Articles / 11.05.2015

Regulation A+: SEC Increases Access to Capital for Smaller Companies

Authored by: Sarah D’Amore

On March 25, 2015, the Securities and Exchange Commission (SEC) adopted final rules referred to as Regulation A+ that make raising capital more accessible to smaller nonpublic companies.[1] The new rules will not only provide growing companies with greater access to capital, they will also increase opportunities for investors. The rules were published in the Federal Register on April 20, 2015 and took effect on June 19, 2015.

The new rules have been adopted as required by Title IV of the Jumpstart Our Business Startups (JOBS) Act. President Barack Obama signed the JOBS Act into law on April 5, 2012 which requires the SEC to promulgate rules addressing capital formation, disclosure and registration requirements.[2]

The March 25, 2015 rules amend the current Regulation A which provides smaller issuers of securities with an exemption from registration under the Securities Act of 1933. The existing Regulation A has not been widely used in recent years due to a low dollar threshold for offerings, burdensome disclosure requirements and state securities regulations.

Two Tier Structure for Offering and Selling Securities

Regulation A+ allows smaller companies to offer and sell securities under a framework comprised of two tiers of offerings. Tier 1 and Tier 2, the new categories of offerings, allow smaller companies to sell, in a twelve month period, up to $50 million worth of securities. Tier 1 offerings permit a company to offer and sell up to $20 million of securities in a twelve month period. Tier 2 offerings permit a company to offer and sell up to $50 million of securities in a twelve month period. Companies may elect to conduct an offering under either tier when making an offering up to the $20 million threshold.

Eligibility

Non-public companies organized in and maintaining their principal place of business in the United States or Canada may use Regulation A+. However,

the exemption is not available to (1) a company that is currently an SEC-reporting company; (2) certain investment companies; (3) a company with no specific business plan or purpose or that is intending to merge with or acquire an unidentified company; (4) offerings for asset-backed securities; (5) offerings for fractional undivided interests in oil, gas or other mineral rights; (6) companies that failed, in the two years prior to the filing of a new offering statement, to file ongoing reports required by Regulation A; (7) a company that, pursuant to Exchange Act Section 12(j), had their registration revoked within the five years preceding the filing of an offering statement; and (8) disqualified “bad actors.”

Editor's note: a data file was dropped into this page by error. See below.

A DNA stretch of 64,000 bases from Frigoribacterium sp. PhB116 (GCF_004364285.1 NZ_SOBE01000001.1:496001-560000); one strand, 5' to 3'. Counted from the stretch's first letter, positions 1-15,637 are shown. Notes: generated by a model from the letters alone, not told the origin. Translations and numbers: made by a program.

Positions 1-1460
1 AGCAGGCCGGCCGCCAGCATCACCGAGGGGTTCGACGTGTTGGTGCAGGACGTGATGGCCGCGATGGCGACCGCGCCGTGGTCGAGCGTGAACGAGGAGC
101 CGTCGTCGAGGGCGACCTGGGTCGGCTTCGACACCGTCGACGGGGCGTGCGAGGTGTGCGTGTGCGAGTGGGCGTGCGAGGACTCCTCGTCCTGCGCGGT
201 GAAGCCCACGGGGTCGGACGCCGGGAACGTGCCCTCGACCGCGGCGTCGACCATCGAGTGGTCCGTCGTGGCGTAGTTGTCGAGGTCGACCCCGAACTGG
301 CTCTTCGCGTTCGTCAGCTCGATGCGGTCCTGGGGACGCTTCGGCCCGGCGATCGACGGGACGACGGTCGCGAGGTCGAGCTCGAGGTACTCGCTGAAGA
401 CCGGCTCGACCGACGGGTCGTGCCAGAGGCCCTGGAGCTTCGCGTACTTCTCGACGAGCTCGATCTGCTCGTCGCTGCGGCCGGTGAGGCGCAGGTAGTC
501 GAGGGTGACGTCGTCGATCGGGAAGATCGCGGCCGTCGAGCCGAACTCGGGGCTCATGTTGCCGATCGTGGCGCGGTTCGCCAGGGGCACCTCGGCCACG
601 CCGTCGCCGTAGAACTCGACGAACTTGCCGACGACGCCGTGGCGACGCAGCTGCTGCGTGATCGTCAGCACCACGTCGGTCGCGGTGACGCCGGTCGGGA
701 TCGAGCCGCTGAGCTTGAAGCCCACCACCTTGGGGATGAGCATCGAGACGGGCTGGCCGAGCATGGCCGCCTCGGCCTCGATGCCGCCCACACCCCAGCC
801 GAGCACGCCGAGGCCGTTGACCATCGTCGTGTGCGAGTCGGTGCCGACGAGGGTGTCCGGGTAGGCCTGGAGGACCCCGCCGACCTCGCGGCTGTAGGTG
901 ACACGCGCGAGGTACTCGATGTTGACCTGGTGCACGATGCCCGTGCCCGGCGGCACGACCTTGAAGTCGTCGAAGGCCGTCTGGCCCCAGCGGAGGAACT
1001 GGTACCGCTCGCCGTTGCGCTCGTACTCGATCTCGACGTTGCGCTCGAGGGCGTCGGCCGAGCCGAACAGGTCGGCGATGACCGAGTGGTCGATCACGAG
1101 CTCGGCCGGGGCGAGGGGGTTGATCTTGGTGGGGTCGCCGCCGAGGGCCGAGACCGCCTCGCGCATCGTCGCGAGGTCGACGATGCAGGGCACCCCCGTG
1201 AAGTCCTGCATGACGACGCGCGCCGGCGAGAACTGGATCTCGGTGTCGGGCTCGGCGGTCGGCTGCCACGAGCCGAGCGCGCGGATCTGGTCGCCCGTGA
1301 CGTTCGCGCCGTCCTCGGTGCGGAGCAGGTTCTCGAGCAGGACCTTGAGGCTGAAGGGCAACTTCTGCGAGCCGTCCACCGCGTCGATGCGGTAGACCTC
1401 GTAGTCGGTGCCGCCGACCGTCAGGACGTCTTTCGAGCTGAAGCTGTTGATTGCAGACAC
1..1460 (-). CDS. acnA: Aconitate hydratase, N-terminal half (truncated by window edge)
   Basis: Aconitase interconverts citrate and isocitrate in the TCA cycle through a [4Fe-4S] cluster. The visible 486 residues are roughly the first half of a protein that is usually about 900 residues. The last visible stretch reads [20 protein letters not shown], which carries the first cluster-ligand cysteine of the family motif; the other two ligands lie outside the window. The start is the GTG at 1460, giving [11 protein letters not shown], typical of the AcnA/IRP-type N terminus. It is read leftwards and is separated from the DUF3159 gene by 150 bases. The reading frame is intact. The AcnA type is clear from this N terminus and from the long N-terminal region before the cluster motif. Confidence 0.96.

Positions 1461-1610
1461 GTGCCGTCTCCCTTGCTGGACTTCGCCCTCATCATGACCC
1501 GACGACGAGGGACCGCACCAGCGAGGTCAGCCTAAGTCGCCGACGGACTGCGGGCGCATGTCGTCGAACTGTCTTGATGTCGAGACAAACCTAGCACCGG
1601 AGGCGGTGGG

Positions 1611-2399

Limitations and Reporting Requirements

Of the $20 million permitted in a Tier 1 offering, Regulation A+ imposes a $6 million cap on the amount of secondary sales by affiliates of a company.  The new rules similarly impose a $15 million cap in Tier 2 offerings. In either Tier, secondary sales are collectively capped at thirty percent (30%) of an offering in both an initial offering and any Regulation A offering occurring in the twelve months immediately after the initial offering. In addition, in a Tier 2 offering under Regulation A+ non-accredited investors may only purchase shares in an amount equivalent to ten percent (10%) of their annual income or net worth, whichever is greater.

Under Regulation A+, both tiers will be subject to some basic reporting and disclosure requirements but additional ongoing reporting requirements will apply to Tier 2 offerings. Tier 2 offerings will also require companies to disclose audited financial statements and file with the SEC annual, semi-annual, and current reports similar to Form 10-K, Form 10-Q, and Form 8-K required by publicly-held companies. For Tier 2 offerings, the new rules preempt state securities laws relevant to registration and qualification requirements. Conversely, federal and state registration and qualification requirements will continue to apply to offerings made pursuant to Tier 1. For Tier 1 offerings subject to such requirements, companies may avail themselves of the North American Securities Administrators Association (NASAA) coordinated review program.

Benefits of a Regulation A+ Offering

Regulation A+ provides a viable method, likely superior to the current Regulation A, for emerging nonpublic companies to raise large amounts of capital without having to go public or, in Tier 2 offerings, avoid the regulatory and financial burden of state securities laws. The new rules will enable companies to pursue meaningful growth by raising the $5 million ceiling under current Regulation A to $50 million. For those companies considering the path to becoming a publicly held company, Tier 1 or 2 offerings will provide an intermediate stage for capital formation prior to going public.

 

[1] SEC Adopts Rules to Facilitate Smaller Companies’ Access to Capital, New Rules Provide Investors With More Investment Choices, SEC.gov, http://www.sec.gov/news/pressrelease/2015-49.html (March 25, 2015).

[2] See Jumpstart Our Business Startups (JOBS) Act, SEC.gov, https://www.sec.gov/spotlight/jobs-act.shtml (last visited April 15, 2015).